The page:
Free recall paradigms using word lists have enabled us to characterise different features of episodic memory, including serial position effects, list length effects and word frequency effects. Likewise, free recall tasks have contributed an understanding towards the organisational structure of episodic memory, including how individuals cluster responses based on temporal and spatial contexts. However, laboratory free recall tasks may not reflect the type of retrieval that people might engage in in everyday life. Employing experience-sampling methods, the present study aimed to understand whether these observed trends in free recall can translate to circumstances where individuals are required to remember locations they frequented on a certain day.

    Fifty-eight participants collected Google location data for 30 days and completed an online test where they selected markers on an interactive map if they believed it was a location they visited on that date. We observed that: (a) participants were more likely to recall where they frequented at the start and end of the day, showing primacy and recency effects, (b) there was a positive relationship between recall accuracy and number of locations visited, showing an inverse-list length effect, (c) successively recalled locations are likely to occur in close temporal sequence, showing temporal contiguity, but not asymmetry effects, (d) successively recalled locations are likely to occur in close spatial sequence, showing spatial clustering effects, and (e) frequently visited locations are more often recalled, however, frequently visited locations are also likely to act as prior-list intrusions. Overall, discriminability was greater for low frequency locations than for high frequency locations. In sum, we generalised some well-established free recall trends to Memory for Where. However, not all laboratory-based observations may extrapolate to real-world conditions.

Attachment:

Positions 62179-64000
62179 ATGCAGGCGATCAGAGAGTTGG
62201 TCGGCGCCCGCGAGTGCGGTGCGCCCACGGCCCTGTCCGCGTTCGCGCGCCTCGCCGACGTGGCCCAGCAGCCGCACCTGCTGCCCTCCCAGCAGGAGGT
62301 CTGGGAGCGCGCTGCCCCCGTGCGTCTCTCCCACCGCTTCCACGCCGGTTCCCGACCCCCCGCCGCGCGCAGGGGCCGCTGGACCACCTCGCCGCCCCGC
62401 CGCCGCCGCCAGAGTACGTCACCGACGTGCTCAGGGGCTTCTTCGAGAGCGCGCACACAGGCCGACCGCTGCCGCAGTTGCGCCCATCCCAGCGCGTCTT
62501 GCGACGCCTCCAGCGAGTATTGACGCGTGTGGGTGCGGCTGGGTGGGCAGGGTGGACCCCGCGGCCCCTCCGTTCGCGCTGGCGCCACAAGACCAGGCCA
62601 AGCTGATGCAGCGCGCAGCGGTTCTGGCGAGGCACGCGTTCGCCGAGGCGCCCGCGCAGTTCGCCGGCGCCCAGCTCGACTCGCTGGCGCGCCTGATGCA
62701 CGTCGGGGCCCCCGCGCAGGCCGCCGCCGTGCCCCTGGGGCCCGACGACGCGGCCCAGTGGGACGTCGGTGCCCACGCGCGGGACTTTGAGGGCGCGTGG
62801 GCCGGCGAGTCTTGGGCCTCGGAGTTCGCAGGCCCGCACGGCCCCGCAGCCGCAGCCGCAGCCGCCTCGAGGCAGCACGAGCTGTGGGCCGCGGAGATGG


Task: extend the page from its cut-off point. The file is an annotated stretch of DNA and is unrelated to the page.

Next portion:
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Session 3

Zoom Link: https://unimelb.zoom.us/j/85773055461?pwd=endqOTVYOUtRYWVmU0lxajV5cU54UT09

Melbourne Date/Time: December 9th, 11:00 AM
Seoul Date/Time: December 9th, 9:00 AM
Philadelphia Date/Time: December 8th, 7:00 PM
St Louis Date/Time: December 8th, 6:00 PM

Talk

  • Prof. Florin Dolcos-  The Impact of Emotion on Memory for Context: Behavioral, Eye-Tracking, and Brain Imaging Evidence